An Interview With Peter J Ketchum


Peter Ketchum's bright, witty art examines societal assumptions and "the longevity of intolerance." Through found photographs, advertisements, letters and diaries, he examines stereotypes that were once accepted without question, and he makes us wonder what we accept now without examination.  The humor and cheerful colors of his work are weighted with layers of meaning, and with a sort of melancholy at the thought of the passing of time; the things that change, and the things that don't.

ARTSPAN: How and when did you determine that you were a “professional artist?”

PJK: I was 13 and one of the cooks at my boarding school asked me to paint an eagle on his new leather motorcycle jacket. I charged him 10 dollars. Several months later he in his leather jacket departed this life on the Bulkeley Bridge in Hartford. 

ARTSPAN: What was the first piece of work that you sold and how did it come about? Luck? A helping hand? Hard work promoting yourself? 

PJK: “Skating on the Kennebec” at the Skowhegan State Fair (red ribbon) to my Aunt for 25 bucks. Nothing to do with luck or hard work. 


ARTSPAN: How has the Internet impacted your career? 

PJK: Tremendously. It has opened my market globally through sales on Ebay and various web sites, but not Facebook, which I find more useful for promoting shows and not sales. Without the Internet, George Clooney would not have found me and made a purchase. (His assistant said she started with Google looking for Connecticut artists and that led to my web page on Artspan). 

ARTSPAN: Have you ever had a “day job” to support your artistic career ­ and if so, what was your worst/best non-creative job? 

PJK: Yes, I had a grown up job in publishing (ended up as Editor in Chief and Executive producer) and left the very day I was vested. Dabbling in real estate gave me a degree of freedom from the world of work. 35 percent of my life is supported by art (various royalty arrangements, sales of pictures and commissions.) My worst non-creative job was picking beans at 2 cents a pound. 

ARTSPAN: How do you balance the business side of your career, such as promoting your work, with the creative side? 

PJK: With difficulty. It is very, very, very hard. I spend an inordinate amount of time sucking up to people I can't stand. Also too much time posting stuff on Instagram. BUT I am tremendously disciplined and I make the time for work. That is an absolute. If you don't do the work, where is the joy– and the product to sell? 


ARTSPAN: What is the most effective marketing tool/method that you are using? 

PJK: All things web, and gallery shows. Be willing to hang wherever a blank wall is offered! Network with other artists. I curate shows in New York, which keeps me in touch with younger artists and new currents in art. I found several of the artists I have show from a regional search on Artspan.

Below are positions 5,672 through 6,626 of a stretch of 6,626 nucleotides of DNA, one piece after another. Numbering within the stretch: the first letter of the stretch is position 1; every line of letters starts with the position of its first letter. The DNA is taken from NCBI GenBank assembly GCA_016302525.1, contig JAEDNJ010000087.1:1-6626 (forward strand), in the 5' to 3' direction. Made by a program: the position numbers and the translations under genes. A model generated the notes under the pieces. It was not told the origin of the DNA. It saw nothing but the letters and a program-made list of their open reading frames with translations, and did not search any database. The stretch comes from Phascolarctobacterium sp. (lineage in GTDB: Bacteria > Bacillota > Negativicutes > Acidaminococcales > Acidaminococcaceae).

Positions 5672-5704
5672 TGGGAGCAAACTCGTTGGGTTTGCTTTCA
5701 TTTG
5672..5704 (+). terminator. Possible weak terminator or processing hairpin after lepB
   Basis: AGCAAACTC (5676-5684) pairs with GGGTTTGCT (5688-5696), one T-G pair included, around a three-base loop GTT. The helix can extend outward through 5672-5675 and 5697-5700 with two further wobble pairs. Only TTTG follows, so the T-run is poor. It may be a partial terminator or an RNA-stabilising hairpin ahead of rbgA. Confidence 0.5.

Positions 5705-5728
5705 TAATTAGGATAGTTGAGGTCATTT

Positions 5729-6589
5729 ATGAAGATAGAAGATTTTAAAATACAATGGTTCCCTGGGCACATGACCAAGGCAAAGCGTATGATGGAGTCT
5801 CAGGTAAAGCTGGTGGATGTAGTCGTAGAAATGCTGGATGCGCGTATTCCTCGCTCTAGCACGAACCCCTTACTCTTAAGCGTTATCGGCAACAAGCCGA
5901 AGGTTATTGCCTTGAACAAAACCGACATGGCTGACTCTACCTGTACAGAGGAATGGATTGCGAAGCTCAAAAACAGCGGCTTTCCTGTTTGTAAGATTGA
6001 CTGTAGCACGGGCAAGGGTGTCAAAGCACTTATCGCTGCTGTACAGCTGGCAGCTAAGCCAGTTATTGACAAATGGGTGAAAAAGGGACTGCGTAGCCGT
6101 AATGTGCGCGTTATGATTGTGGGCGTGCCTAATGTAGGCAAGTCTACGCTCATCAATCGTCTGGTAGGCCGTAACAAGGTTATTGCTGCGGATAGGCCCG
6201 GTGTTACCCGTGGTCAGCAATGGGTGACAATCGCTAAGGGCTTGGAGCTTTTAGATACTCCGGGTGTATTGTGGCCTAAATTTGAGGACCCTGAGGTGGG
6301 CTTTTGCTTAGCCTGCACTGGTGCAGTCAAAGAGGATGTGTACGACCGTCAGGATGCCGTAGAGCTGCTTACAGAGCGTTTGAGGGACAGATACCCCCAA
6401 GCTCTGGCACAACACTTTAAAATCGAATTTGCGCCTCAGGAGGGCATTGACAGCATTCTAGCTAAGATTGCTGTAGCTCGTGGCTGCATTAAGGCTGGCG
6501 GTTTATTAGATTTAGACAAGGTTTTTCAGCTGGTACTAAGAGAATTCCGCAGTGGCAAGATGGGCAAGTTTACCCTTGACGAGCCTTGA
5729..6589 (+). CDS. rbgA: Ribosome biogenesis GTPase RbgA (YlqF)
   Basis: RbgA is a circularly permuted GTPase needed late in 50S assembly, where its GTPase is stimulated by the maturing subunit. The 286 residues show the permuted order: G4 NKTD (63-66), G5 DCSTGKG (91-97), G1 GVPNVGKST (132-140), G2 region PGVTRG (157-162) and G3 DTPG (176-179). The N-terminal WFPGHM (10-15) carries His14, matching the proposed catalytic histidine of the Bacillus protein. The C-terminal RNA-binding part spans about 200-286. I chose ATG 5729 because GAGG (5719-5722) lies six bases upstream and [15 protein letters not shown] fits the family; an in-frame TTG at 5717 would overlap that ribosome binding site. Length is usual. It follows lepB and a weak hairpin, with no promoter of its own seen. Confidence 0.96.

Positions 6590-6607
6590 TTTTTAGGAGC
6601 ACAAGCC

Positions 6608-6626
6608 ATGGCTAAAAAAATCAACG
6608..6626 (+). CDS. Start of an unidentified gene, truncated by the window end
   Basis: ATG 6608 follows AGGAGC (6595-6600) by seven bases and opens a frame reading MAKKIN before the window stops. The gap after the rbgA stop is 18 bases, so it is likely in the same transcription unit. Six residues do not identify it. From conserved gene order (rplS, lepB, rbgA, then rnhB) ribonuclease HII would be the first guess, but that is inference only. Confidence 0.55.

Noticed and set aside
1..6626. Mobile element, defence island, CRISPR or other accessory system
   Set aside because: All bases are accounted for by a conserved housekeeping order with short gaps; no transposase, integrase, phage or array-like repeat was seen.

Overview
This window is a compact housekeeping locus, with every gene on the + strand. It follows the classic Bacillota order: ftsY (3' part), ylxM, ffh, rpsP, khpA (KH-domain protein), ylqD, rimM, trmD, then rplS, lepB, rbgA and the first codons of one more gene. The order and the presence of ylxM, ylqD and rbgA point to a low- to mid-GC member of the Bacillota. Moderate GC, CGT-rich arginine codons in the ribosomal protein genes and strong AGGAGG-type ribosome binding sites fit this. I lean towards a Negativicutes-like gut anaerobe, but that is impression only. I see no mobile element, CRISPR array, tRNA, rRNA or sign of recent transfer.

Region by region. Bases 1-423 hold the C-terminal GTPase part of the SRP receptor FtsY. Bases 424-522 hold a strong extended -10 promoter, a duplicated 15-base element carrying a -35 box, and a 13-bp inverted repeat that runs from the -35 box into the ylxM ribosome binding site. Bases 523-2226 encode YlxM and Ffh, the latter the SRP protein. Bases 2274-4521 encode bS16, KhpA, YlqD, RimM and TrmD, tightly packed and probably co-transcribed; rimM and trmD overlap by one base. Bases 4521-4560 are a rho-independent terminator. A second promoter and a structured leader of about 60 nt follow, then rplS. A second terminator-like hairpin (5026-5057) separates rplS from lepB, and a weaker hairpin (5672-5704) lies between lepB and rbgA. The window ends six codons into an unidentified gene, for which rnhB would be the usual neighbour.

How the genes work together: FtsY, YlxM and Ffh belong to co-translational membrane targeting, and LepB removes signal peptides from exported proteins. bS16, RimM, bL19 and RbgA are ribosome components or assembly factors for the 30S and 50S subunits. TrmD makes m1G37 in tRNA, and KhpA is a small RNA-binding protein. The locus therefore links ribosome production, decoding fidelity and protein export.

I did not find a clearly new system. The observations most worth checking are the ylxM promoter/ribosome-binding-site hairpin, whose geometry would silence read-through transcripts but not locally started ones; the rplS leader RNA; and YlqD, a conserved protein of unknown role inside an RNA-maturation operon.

And don't overlook newspapers. Send them press releases and images to use. I find a good, old fashioned in-an-envelope letter far more effective than just another email. And don't mail it to a peon. Deal with the Big Cheese. 

ARTSPAN: Has there been a low point, a true debacle, in your career, and how did you deal with it? 

PJK: Yes, my first professional solo show got a so-so review in the Times. “No telling WHAT this artist is up to,” Vivienne Raynor (R.I.P. by the way), wrote in the Sunday Times. I went into the woods and cried and then went back to the house and ate a pint of rum raisin ice cream. 

ARTSPAN: Has there been a high point in your career and how did it affect your work afterwards? 

PJK: Several. First when the Director of the Guggenheim Museum picked five of my works for a show in North Adams, Mass. It is amazing what the imprimatur of a member of the art establish can do for your career. It's still the same work, but someone “important” has said it is okay to like it. 

The second high was a good review in the New York Times when they finally came to their senses and “got” what I was up to. 


ARTSPAN: What is the favorite piece of work that you've sold either on the Internet or directly impacted by your use of the Internet? 

PJK: I got a commission from the family of a Broadway and Films major composer (new show opening on Broadway soon…) to do a family portrait. It was fun to work on and led to other sales. 

ARTSPAN: If you had one piece of advice to give to emerging artists seeking to become professionals, what would it be? 

PJK: Work your ass off and don't count on anyone in the art establishment. It is a ruthless, elitist, demeaning, arrogant, humorless group of over-educated salespeople. Sleep with Mary Boone, I say! In two recent reviews by different reviewers in the paper of record, one reviewer wrote that the artist was, “tall and lanky and devilishly handsome.” About another artist and another show: “with his long curly blond locks…” What in HELL does an artist's looks have to do with the art????? 

BUT, having said that, if you are lucky and keep at it someone will come along who loves your work and truly understands it and buys or promotes it because they love it and for no other reason. That is the real kick, the propulsion past all the other shit.

For more information on Peter J. Ketchum or to view his work, please visit his website at

Ketchum's work will be on display at the Satellite Art Show in New York City from Oct 3-6.